Any cat or dog owner will want to make car journeys as comfortable, smooth and stress-free as possible for their furry companions.
To help do this - and make your own life easier in the process - there are a few essentials worth taking with you when on the road with your pet.
- Snacks. You’ll need these on a long journey, or just in case you break down or get stuck in heavy traffic. If your pet doesn’t like travelling, then treats can help it associate travelling with fun. Beware, though, if your pet gets car sick, you may not want to feed them until after the journey.
- Plenty of clean, fresh water and a bowl; there are even non-spill travel pet bowls available.
- Extra blankets; it’s always worth taking spares with you.
- Contact details for your local vet or a vet at your destination.
- Window shades to protect your pet from the sun.
- A favourite toy, rug or bedding that smells like home to help your pet relax.
- Cleaning gear and extra bedding to clear up in case of illness, mishaps or spills.
- A pet first aid kit – see below for what to carry inside it.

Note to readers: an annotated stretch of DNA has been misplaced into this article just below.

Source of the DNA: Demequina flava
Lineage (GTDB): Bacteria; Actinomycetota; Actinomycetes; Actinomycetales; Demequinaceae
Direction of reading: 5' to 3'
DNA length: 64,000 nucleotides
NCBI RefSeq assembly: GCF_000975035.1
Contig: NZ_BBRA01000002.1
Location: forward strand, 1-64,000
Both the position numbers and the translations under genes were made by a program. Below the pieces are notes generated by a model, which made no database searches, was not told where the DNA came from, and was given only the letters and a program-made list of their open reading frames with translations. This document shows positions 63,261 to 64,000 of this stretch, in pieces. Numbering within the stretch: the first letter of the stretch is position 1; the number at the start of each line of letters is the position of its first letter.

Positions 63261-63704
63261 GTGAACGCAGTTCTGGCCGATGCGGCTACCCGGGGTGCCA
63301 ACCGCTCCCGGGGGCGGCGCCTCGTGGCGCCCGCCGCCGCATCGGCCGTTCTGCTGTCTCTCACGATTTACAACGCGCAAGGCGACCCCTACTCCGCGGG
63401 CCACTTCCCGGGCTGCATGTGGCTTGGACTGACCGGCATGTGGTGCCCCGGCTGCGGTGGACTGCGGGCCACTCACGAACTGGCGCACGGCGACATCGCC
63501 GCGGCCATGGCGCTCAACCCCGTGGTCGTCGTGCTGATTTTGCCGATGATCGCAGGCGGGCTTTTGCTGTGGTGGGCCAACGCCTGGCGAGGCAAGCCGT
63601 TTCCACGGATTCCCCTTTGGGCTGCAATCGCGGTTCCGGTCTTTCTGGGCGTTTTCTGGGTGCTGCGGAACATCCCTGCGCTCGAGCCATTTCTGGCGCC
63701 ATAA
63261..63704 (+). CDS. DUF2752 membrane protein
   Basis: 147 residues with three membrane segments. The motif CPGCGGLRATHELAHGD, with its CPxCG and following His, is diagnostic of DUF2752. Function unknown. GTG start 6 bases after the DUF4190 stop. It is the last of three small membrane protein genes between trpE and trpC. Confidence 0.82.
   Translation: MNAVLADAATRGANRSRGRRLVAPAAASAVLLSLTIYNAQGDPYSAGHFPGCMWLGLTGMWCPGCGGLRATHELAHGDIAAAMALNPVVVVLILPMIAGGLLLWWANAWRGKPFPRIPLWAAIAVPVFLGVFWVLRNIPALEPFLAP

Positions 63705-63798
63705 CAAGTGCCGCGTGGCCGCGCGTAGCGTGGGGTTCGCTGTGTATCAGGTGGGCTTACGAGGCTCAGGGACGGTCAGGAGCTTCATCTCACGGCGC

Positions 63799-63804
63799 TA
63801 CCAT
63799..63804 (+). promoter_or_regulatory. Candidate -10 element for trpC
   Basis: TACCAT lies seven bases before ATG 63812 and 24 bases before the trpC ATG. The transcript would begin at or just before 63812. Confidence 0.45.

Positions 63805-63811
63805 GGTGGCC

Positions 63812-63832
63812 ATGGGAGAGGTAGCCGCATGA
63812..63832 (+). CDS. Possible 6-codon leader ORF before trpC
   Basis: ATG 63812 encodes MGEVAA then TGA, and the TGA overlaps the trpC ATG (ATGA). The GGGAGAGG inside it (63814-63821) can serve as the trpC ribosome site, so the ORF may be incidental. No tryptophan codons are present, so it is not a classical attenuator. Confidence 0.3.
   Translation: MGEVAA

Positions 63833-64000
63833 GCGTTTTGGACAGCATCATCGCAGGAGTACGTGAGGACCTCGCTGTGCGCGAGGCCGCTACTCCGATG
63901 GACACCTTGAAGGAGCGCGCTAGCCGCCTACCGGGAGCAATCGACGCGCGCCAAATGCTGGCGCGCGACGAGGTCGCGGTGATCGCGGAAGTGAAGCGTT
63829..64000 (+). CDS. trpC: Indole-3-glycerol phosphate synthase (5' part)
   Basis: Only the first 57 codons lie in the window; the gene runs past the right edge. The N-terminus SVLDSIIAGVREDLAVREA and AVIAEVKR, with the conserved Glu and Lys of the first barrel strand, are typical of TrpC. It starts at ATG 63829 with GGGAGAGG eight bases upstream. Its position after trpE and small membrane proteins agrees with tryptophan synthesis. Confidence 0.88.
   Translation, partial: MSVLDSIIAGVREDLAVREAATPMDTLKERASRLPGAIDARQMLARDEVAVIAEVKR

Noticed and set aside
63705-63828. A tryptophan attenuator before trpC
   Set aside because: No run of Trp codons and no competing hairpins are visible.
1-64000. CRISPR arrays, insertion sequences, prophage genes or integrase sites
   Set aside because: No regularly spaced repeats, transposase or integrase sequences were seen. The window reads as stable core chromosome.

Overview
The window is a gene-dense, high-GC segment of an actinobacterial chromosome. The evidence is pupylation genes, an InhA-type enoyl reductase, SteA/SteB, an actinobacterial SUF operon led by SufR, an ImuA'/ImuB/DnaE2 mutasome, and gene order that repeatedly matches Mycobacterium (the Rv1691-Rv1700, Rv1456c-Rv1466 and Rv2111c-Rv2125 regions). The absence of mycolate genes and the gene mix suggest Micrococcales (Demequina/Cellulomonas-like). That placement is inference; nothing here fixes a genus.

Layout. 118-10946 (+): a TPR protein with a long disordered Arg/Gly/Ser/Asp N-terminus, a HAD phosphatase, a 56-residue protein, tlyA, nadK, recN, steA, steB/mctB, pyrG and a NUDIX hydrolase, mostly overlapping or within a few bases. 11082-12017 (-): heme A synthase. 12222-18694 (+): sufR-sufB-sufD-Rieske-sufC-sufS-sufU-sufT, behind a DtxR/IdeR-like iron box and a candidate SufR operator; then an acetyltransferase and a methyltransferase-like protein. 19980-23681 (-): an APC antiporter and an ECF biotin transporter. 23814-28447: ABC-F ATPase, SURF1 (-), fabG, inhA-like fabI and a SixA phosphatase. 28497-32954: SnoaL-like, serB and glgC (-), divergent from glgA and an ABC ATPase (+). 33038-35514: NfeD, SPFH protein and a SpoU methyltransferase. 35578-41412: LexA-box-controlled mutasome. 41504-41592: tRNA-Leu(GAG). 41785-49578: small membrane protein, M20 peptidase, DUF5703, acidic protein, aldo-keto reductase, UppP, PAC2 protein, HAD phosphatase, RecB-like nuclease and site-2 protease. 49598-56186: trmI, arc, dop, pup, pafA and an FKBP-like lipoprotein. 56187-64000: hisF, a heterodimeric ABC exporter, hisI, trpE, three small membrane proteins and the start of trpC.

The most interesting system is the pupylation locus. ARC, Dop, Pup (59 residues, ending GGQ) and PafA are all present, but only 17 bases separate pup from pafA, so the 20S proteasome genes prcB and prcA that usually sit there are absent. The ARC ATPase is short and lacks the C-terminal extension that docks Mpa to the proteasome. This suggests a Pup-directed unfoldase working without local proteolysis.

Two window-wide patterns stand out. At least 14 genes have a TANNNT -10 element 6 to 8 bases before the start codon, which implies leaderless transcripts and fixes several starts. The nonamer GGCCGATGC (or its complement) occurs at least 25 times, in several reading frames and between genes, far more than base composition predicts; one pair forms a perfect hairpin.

According to vet charity, PDSA, your pet first aid kit should include:
- Blunt-ended scissors
- Wound wash
- Cotton wool
- Wound dressing
- Self-adhesive tape
- Vinyl gloves
- Foil blanket
- Antiseptic wipes.
- For larger animals, like big dogs, keep a large blanket available to use as a stretcher
Don’t forget the basics
As well as taking along the right supplies, there are plenty of things you can do to help ensure safe car journeys with your pet.
Foremost among these is to keep them properly restrained. According to the Highway Code, drivers need to 'make sure that dogs or other animals are suitably restrained so that they cannot distract you while you are driving or injure you, or themselves, if you stop too quickly'.
A pet seatbelt, carrier or harness can stop your dog or cat from moving around in the car and distracting you whilst you drive.
Other things you can do to make the journey more relaxed and comfortable for your pet, include:
- Plan your journey and take regular breaks so your pet has a chance to stretch their legs and have a drink.
- If you can, get your pet used to travelling in the car from a young age.
- Never leave your pet in a hot car, as cats and dogs can overheat very quickly.
- Don’t let your dog stick its head out of the window. It could get hurt, fall out or distract other drivers.
- If you’re thinking about buying a new car, consider what features might make it easier to travel with your pet
- Take extra care if your pet is injured, has a medical condition or is prone to car sickness
By taking these basic steps, you can make your car journeys with your pets happier and safer.